Vortex pst FFP or SFP

Discussion in 'Long Range Scopes and Other Optics' started by Clndesl, Feb 8, 2012.

  1. Clndesl

    Clndesl Well-Known Member

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    Ok so I'm going to be ordering a vortex pst 6x24 50mm in mil on mil and I am stuck on whether I should get FFP or SFP. I have never had a FFP so I guess I just wanna know if it's better and worth the extra $. Thanks
     
  2. thehulk

    thehulk Well-Known Member

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    I have the FFP, its awesome man. Thats what I would go with.
     

  3. Broz

    Broz Well-Known Member

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    Do some searching on here using the box at the upper right hand corner of this page. Study the differences and see what others are usig that will be shooting to the diatances you feel you will. I can not see any advantages to the FFP for my style of LR shooting. So I use and prefer SFP. I see no reason to pay more for something I will not use and don't care for.

    Jeff
     
  4. sp6x6

    sp6x6 Well-Known Member

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    I love a ffp and it is all I will buy. I use reticle a lot for shots, and like it if I dont have time or varmit hunting. Can use holds at any power and sometimes a lower power is better for mirage or conditions. I have been right next to guys that missed w/ sfp not paying attention to power setting in a hunting set up.
     
  5. highridge1

    highridge1 Well-Known Member

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    FFP is not for me, crosshairs are just to thick and not precise enough. SFP for sure for accurate long range shooting.
     
  6. joseph

    joseph Well-Known Member

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    Bet you never looked through a FFP PST. If you had I don't think you would come to your conclusion that the reticle is to thick & not precise enough.

    Here is a 200 yd. 5 shot 3/8" group I shot with my 6-24x50mm PST FFP MOA scope with the power set on 24x. If the reticle was to thick I would not be able to hold it on a 1/4" dot at 200 yds.

    joseph

    PS: Here is a 1,000 yd. target I shot with the same hunting rifle with the same PST FFP scope with the power set at 24x. The group sizes & scores are in the lower right corner. All 15 shots would have been in the boiler room of an antelope at 1,000 yds. :D gun) -------------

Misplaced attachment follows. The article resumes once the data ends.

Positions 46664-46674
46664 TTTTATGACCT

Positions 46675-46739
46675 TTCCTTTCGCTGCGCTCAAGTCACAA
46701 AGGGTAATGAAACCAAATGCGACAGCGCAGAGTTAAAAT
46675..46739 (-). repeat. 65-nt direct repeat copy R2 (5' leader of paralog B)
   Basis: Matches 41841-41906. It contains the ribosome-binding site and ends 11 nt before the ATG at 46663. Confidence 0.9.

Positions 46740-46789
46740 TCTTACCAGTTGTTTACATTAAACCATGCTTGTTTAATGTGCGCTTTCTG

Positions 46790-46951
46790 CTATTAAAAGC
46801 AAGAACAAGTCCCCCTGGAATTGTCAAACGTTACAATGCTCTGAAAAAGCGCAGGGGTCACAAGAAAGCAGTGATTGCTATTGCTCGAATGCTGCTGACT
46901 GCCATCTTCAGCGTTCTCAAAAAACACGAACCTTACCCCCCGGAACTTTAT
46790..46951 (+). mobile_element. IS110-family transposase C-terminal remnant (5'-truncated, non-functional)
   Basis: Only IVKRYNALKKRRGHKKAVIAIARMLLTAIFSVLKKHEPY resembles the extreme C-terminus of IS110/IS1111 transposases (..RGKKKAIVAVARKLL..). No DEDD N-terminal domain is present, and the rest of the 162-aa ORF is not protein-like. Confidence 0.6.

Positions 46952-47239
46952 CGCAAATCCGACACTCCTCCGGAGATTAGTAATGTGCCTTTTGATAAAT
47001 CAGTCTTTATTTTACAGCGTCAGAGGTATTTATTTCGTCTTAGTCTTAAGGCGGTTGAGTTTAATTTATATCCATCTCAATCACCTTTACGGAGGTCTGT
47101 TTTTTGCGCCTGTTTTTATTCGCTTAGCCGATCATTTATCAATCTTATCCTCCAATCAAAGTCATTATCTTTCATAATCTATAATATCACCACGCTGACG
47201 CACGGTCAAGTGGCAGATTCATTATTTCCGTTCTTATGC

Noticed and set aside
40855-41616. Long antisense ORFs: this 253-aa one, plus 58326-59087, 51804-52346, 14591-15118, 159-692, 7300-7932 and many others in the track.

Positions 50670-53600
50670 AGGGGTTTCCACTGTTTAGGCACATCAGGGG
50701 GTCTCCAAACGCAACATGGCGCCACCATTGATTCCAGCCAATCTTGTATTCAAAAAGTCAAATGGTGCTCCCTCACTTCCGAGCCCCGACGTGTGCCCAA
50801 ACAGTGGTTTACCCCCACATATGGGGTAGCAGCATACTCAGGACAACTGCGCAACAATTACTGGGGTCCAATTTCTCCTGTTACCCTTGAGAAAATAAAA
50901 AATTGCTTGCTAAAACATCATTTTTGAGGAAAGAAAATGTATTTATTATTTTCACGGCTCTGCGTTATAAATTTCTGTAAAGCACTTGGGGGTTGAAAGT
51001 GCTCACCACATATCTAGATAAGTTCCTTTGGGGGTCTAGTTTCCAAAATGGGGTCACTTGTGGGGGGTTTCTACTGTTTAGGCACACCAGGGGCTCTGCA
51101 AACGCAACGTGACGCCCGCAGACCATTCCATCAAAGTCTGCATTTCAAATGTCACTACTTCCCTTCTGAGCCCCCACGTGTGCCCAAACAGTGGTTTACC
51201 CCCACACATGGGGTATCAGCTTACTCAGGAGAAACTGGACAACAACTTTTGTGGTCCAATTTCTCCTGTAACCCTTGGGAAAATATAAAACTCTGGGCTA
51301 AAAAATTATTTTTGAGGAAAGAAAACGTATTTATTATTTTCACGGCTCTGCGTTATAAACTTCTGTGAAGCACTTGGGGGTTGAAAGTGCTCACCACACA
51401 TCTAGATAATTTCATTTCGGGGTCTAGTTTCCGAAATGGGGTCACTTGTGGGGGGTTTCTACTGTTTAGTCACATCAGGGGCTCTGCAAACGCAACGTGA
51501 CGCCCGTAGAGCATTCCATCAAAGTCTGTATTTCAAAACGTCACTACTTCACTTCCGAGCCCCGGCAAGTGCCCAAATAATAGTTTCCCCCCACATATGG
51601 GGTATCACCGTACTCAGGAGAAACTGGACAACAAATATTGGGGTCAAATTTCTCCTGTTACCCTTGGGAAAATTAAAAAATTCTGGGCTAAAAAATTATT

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  7. highridge1

    highridge1 Well-Known Member

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    Looked through one yesterday, Don't like it at all. Would have bought the scope if it wasn't for the FFP. Reticle changing size... No Thanks..
     
  8. joseph

    joseph Well-Known Member

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    Actually the reticule stays the same size in relationship with your target with a FFP. With a SFP the reticule stays the same size even when the target enlarges.

    Oh well to each his own. When I got mine I had never looked through a FFP before and it WAS different. Since I had spent the $895 I put it on my rifle and went to the range and it took me about 15 minutes or less to get used to it and now I can't imagine buying anything else especially for hunting. You even get used to it when at 6x and it is very thin even without the illuminated reticle which you can use if you think you need it.

    joseph

    PS: Vortex also offers a Custom turret which I got which is dead nuts accurate with the info I gave Vortex from my drop chart.

    Testing new Vortex custom turret. - Georgia Outdoor News Forum
     
  9. thehulk

    thehulk Well-Known Member

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    That's why I love mine, I feel it gives me e better opportunity when aiming, so I can solidly put my cross hairs where I want them without having to strain. Will never buy anything but FFP from here on out.
     
  10. Scot E

    Scot E Well-Known Member

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    How do you plan on using your scope? For instance, do you plan on or have a desire to learn to use the reticle for things like elevation hold over, windage holds, calling shots, or ranging? If your answer is no then you will be just fine with a SFP scope and will save some $$$. If the answer is yes then I would suggest you at least think about an FFP scope. If you answered yes, then do you shoot in conditions where mirage can be an issue? Do you shoot in low light conditions? If yes, then an FFP scope is even more valuable IMO. SFP advocates will argue that you can do the same things with an SFP scope and while this is true there are a number of issues that must be dealt with in order to accomplish the task, where with FFP you don't have to worry about them.

    FFP eliminates potential error when using a reticle. This is the main benefit to FFP. Because the reticle subtends the same through the entire power range you don't ever have to worry about miscalculations because you thought you were on the correct power setting when in fact you weren't. Big deal if you shoot in a hurry or under some pressure. That is most of us most of the time IMO. In addition, one must make sure that and SFP scope is calibrated correctly at the designated power setting in order for the reticle to subtend correctly. As an example, most SFP scopes are designed to subtend correctly at a specific power setting, let’s say 20x. So a shooter needs to be sure and measure the reticle at 20x to be sure that it really is 1 MIL per hash or 2 MOA per hash etc. If it isn’t then that error has to be dealt with for things to be accurate to your ballistic program or chart. Then you must make sure that you get to the exact same setting on the power mag ring to ensure the reticle subtends the same every time.